This weekend I read through some old program materials from work I was involved with at The Berkana Institute. Berkana was, and is, foundational to me. That’s Meg Wheatley. That’s other good colleagues that became deep companions. That’s foundational grounding of purpose, need, principles, and values. There’s Berkana in most everything I do today. My formal working with Berkana was 1993 – 2003. My colleaguing in relationships born in Berkana continue now.

One piece from the old program materials was about a global conversational leadership initiative called From the Four Directions: People Everywhere Leading The Way. The short of it, pre-FaceBook and so many other internet engagement platforms that have become common place now, was to connect people in learning, in conversation, in community, and in the actions that grew from that.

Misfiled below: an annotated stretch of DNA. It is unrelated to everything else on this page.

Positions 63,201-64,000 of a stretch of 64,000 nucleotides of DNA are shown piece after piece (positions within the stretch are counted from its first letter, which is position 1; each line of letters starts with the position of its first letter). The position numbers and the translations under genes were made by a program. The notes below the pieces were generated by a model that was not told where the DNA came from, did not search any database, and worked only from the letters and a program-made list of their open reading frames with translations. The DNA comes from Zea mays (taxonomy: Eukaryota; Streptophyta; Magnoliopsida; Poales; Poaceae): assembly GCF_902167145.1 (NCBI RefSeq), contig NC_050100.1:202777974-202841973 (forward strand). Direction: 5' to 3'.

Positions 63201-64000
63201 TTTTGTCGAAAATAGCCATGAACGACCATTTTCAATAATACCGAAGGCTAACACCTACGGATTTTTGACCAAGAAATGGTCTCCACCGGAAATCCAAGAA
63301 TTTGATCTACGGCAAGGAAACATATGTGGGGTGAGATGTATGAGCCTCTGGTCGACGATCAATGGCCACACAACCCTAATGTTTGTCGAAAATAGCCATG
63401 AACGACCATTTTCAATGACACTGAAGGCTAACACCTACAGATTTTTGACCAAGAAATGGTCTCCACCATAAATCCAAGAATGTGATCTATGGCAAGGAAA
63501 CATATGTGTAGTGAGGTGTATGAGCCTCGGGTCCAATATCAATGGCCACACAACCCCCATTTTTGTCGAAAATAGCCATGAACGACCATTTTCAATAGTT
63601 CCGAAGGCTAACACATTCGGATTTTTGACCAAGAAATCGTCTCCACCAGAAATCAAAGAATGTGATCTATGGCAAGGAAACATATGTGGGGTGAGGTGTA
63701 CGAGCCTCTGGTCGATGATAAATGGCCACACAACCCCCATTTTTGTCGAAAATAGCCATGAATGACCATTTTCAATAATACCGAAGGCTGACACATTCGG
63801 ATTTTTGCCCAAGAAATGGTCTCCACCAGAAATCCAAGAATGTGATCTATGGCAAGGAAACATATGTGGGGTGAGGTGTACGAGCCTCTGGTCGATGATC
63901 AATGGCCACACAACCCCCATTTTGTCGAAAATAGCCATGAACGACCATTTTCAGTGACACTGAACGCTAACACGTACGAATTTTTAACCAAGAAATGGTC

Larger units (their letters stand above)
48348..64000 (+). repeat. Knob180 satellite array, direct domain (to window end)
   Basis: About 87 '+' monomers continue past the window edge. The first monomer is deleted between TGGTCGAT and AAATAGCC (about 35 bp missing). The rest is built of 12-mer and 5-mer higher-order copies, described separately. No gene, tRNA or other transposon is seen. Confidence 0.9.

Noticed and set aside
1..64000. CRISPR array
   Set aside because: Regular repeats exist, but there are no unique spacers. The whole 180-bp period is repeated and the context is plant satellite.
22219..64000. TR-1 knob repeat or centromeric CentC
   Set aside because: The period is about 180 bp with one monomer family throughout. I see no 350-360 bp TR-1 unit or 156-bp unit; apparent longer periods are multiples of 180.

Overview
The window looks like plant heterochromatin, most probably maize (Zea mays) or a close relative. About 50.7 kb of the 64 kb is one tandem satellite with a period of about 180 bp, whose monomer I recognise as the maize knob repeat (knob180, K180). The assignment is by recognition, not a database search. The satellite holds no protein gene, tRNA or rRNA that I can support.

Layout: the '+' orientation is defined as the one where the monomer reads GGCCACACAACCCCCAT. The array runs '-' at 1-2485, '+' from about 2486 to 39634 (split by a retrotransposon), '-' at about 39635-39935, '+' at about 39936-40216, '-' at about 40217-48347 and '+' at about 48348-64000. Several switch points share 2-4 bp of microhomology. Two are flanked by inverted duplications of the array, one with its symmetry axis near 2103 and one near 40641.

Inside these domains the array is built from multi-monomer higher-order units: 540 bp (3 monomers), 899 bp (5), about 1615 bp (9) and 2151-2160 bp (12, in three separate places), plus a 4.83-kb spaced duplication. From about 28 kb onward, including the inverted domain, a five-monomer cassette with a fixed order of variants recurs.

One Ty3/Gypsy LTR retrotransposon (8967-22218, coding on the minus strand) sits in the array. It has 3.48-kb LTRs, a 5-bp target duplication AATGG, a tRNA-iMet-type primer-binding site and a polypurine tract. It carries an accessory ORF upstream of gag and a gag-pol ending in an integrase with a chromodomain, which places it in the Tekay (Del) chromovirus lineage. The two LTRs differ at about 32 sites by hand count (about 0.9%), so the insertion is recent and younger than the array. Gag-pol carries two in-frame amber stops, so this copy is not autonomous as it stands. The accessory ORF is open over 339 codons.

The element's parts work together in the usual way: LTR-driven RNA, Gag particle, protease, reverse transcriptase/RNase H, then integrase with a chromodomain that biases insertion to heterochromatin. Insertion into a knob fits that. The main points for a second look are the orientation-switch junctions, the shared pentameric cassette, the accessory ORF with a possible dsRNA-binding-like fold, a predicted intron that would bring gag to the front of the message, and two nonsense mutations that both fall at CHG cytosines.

Here’s part of the description materials, that remains true to me today, and expressed by many of us in connected yet evolving ways.

What We Do

We develop life-affirming leadership practices and values
in local communities around the world.
We create the means for local leaders to learn from one another,
to support each other’s clarity and courage,
and to develop as a community of practice.

Berkana was always involved with experimenting and applying principles of self-organization, so as to grow more wise, thoughtful, compassionate, and wickedly smart communities. Berkana was always about working with life itself, to reclaim a paradigm that challenged patters of mechanization and isolation that the industrial age so enforcingly bequeathed to it’s next generations.

These materials were from the mid 90s. I’m glad that those efforts to improve life-affirming leadership practices continues birth a change in how we humans do what we do together.

From the archives.